Top Companies to Work For

Have you ever worked for one of the “Best Places to Work”? 

I have.  And you know what, it really wasn’t… you can’t imagine my excitement when I was hired to work for the company.  Wow!  I’d been waiting a long time to have this opportunity.  I followed the business for some time and when my chance finally came, I jumped at it.  I didn’t think twice! 

So, why was it rated as one of the best employers?  What were the criteria used to measure the designation?  I learned through researching a number of companies that compile the lists of what constitutes the best places to work, that things they look at are:  work atmosphere and social activities, wages, benefits, performance management, vacation and time off.  Depending on who is collecting the data, the criteria may change slightly but most are gathering very similar information.

Unfortunately, in my case, I soon realized that while this company had all the niceties anyone could ask for (a gym, a cafeteria with a great menu at fantastic prices, Blackberries and many other assorted toys), it really wasn’t a great place to work after all.  Don’t get me wrong – all of these things were pretty nice and initially – during the honeymoon phase – these things seemed great!

So, that being said – you might wonder what the problem was then?  Well… I discovered the not so good things or the dark side – as it were.  There were far too many examples of nepotism, favouritism, departments that were completely separate from one another (silos) which created enormous communication issues, unfair work distribution (the social activities?  Only a select few could take part… everyone else had to work), and several other dysfunctional business practices.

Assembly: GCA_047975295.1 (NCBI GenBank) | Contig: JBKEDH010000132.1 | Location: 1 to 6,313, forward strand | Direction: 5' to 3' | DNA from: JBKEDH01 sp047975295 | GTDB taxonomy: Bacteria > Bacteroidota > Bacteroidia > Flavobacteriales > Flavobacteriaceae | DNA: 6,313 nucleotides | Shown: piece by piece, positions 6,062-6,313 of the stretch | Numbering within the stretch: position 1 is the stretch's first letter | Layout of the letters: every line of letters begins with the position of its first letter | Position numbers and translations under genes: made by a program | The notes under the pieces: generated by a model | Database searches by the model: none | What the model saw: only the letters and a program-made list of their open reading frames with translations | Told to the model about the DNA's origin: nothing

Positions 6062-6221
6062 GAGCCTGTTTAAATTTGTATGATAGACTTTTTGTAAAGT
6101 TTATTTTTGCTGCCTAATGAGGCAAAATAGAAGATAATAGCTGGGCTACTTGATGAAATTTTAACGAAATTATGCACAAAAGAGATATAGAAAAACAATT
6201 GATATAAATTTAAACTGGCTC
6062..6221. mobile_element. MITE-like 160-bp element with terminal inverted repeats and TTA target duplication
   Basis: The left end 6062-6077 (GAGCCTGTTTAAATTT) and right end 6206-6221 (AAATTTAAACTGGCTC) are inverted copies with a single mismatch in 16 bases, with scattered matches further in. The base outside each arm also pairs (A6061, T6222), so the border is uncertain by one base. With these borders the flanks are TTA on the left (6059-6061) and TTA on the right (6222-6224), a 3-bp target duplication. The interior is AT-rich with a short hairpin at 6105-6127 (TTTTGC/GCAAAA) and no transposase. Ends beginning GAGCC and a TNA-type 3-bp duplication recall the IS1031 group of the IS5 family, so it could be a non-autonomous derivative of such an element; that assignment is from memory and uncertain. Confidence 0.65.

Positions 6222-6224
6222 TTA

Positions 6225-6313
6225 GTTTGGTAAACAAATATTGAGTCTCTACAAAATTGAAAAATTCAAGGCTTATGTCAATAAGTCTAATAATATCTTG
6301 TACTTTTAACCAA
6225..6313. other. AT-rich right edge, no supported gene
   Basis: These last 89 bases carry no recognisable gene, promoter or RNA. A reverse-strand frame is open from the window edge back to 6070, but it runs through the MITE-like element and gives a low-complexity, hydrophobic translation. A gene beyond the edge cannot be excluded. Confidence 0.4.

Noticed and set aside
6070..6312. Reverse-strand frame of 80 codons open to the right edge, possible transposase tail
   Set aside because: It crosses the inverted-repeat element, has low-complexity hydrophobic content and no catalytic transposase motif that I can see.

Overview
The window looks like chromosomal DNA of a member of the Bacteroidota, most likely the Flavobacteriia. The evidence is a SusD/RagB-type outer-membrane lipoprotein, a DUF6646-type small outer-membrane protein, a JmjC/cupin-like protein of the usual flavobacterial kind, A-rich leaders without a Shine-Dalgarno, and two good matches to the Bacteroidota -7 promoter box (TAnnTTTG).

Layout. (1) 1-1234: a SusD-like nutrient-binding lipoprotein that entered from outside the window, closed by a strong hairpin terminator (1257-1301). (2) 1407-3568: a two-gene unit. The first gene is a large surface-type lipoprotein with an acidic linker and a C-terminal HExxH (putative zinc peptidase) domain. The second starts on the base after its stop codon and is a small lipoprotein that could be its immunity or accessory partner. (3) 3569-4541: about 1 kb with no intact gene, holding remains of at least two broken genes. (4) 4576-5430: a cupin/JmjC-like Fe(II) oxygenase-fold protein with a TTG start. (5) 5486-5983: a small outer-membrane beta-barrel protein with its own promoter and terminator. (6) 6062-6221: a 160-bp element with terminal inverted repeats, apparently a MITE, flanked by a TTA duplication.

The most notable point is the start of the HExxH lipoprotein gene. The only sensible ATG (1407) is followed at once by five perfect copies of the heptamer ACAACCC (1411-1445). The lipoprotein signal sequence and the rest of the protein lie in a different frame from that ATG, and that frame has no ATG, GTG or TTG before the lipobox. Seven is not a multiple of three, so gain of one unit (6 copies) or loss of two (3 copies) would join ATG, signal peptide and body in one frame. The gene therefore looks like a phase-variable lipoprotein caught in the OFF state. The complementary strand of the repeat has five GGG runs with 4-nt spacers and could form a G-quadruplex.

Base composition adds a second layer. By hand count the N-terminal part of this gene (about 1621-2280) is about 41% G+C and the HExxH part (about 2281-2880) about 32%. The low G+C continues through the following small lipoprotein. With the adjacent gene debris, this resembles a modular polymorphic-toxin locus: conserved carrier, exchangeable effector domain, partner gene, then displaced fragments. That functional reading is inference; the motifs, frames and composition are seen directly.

Oh, and the performance management?  Well – to be honest – no one understood it and those that worked on developing it didn’t even have any human resources backgrounds.  In fact, almost the entire HR department (I soon learned) was made up of employees that started with the company several years prior and they were just promoted into these roles with no training in their ‘specialized areas’ of HR.  Many in the executive and management team were the same. 

I honestly believe that we need to groom people to take on these roles and when someone has the urge to grow with the company and seems to have the drive, ambition and a good skill set the opportunities should certainly be provided where possible.  However, the key is to give people the tools to work with so that they really can be a “top employer”. 

Have you ever heard the term, people don’t quit their jobs, they quit their managers?  Well, this is why being the top employer has to be more than perks.

So, now I’m wondering – was this just my experience – or are there others that feel their companies have a long way to go even though they are classified as a “Great Place to Work”?

-Guest editor, Kellie Auld

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5 Responses

  1. Great article! I have worked for a so-called “Best Place to Work” and you are completely right with all the negative aspects of the workplace. Nepotism and favouritism were a huge challenge and talking to the management team about it was taboo and so all my ideas fell on deaf ears.

    • Thanks for the feedback Mildred.
      While I think it is very important for companies to strive to be the best – I also think that there must be a commitment from the top to ensure they really are!
      I recently had the opportunity to interview the author of “Respect in the Workplace: Path to Profit” (www.ericapinsky.ca) and I think there are many organizations that are still a long way off.
      Someone needs to finally get the message that is it people that make our business successful – doesn’t it make sense to take care of our people to ensure success?

  2. I have heard a lot of our clients talk about issues with “Best Place to Work.” I am not at all surprised by your experiences.

    • Thank you for taking time to read the article Lara. I really appreciate the feedback and it’s nice to know (but also somewhat sad) that others may have had the same experience. I believe that businesses are on the right track – some just need some tweeking.

  3. Not too long ago I researched a number of Canadian (or Provincial) Best Company type competitions/programs and included a lot of detail about what they measured, who sponsored them ,etc. I also included some of my own commentary (of which is truly my own and any errors are mine). If you are interested in lookking at it, please go to my website or click this link.
    http://dcom.ca/Portals/0/BestCompanyBestEmployersResearch2009.pdf

    I hope that having a better understanding on what the components of the competition are scored will help in understanding what criteria makes a company a “Best” one.

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